The European Union has launched an ambitious campaign against single-use plastic, in an urgent plan to rid the continent of the flood of damaging plastics that are now choking the rivers, oceans, and countryside.
The EU announced that all plastic packaging in Europe will be reusable or recyclable by 2030, and that single-use plastic, used for the likes of disposable coffee cups, will be completely phased out. In addition, it’s freeing up funding for research to explore innovative new plastics and designs.
The EU commission is expected to make legally binding commitments by parliament and its member states by May this year.
The plan follows on from China’s announcement at the beginning of the year that they will cease accepting imports of foreign waste products that are to be recycled. The move left many Western nations, including the UK, on something of the back foot with growing fears that plastic waste that would normally be exported to be recycled will simply build up and eventually be buried in landfill, as the countries don’t have the infrastructure to deal with it.
There are a number of different ways in which the EU hopes to tackle the problem.
One of the major parts of the strategy will be looking into how to tax the use of single-use plastics. “Let’s study this,” the vice-president of the EU commission, Frans Timmermans, told press. “In a perfect world the revenues of this tax will decrease very rapidly, we have to check in an impact assessment whether this is a sustainable form of income also for the EU’s finances. I think there is a lot of support out there.”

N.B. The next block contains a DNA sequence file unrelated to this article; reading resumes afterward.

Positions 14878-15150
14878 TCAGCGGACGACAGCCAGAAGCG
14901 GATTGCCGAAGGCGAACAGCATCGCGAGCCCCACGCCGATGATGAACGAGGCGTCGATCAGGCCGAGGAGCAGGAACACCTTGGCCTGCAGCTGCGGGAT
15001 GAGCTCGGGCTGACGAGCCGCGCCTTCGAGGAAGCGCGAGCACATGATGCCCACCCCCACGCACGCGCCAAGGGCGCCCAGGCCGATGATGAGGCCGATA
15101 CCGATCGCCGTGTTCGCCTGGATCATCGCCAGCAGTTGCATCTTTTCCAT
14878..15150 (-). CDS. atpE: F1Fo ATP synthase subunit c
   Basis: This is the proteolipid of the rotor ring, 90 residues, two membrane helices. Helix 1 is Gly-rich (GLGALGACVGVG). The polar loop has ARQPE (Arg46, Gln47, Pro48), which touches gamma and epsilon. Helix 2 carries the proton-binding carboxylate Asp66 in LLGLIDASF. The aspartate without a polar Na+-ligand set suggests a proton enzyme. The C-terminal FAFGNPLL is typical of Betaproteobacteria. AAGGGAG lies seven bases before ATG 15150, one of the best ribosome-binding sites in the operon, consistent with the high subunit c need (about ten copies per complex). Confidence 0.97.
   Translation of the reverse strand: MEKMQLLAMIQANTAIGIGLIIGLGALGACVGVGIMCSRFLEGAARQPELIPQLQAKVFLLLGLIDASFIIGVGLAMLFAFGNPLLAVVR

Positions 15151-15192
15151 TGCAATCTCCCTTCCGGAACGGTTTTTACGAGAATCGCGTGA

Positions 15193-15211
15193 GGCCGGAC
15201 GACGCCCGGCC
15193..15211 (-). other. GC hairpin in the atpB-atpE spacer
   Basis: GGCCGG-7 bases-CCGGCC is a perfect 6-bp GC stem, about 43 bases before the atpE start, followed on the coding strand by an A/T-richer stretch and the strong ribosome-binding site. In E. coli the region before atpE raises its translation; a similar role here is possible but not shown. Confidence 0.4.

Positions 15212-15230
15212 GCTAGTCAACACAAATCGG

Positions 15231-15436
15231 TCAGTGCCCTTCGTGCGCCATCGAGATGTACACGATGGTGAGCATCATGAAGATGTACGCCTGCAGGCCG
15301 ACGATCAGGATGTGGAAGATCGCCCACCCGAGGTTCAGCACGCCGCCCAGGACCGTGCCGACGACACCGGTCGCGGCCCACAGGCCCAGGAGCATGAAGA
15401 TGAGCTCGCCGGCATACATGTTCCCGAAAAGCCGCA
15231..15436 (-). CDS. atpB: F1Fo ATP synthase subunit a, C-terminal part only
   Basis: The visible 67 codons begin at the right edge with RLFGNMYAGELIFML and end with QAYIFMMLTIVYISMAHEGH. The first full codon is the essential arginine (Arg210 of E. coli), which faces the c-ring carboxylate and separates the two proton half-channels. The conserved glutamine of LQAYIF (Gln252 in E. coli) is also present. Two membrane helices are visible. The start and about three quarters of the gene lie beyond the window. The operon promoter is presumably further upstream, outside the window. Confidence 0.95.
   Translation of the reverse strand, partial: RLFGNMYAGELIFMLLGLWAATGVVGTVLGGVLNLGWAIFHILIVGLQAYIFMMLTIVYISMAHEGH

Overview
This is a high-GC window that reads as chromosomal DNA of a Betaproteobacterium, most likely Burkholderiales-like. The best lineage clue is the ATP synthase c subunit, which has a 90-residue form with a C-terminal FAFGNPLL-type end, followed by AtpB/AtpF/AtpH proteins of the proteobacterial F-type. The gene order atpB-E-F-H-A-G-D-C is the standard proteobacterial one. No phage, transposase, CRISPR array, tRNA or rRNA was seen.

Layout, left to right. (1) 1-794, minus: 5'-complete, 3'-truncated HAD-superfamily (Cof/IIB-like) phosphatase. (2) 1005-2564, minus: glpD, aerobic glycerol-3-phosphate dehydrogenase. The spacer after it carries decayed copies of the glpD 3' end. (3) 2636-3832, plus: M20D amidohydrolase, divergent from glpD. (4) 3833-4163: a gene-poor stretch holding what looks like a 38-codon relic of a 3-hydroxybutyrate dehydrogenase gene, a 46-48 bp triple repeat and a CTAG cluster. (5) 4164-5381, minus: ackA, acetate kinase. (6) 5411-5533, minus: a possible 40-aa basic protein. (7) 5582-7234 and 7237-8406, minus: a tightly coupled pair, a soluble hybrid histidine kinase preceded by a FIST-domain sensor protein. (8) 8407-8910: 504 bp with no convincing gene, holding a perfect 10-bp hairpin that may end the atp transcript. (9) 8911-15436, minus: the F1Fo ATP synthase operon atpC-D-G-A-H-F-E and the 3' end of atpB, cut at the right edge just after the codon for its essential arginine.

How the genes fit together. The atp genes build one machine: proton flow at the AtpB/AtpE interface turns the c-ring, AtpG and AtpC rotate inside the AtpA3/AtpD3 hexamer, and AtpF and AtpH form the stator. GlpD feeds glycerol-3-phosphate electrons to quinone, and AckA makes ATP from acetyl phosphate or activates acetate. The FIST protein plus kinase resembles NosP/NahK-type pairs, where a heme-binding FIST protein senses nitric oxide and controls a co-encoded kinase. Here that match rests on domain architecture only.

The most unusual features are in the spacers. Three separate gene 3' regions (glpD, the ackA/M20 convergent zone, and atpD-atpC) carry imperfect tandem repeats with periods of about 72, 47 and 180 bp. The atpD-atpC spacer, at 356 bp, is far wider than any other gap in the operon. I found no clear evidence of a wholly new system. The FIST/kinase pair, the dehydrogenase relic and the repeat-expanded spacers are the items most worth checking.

The EU will also provide a €100 million fund for research looking into better designs, recyclability, and durability of plastic products, as well as promote the access to clean drinking water on the streets of cities and towns, which they hope that this will help cut the use of bottled water. They will also move to ban the production and use of microbeads in cosmetic products across the entire continent.
The plan released so far is fairly light on details as to how all of this will be achieved, but the politicians are adamant that this is a subject matter that the EU is taking very seriously. In total, it is thought that Europe produces around 25 million tonnes (27.5 million tons) of plastic waste, of which only around 30 percent is sent for recycling.
It is far from perfect, but it shows that the tide on plastics is turning, and that governments, politicians, and industry are finally waking up to the huge environmental catastrophe we are creating for ourselves and the planet’s wildlife.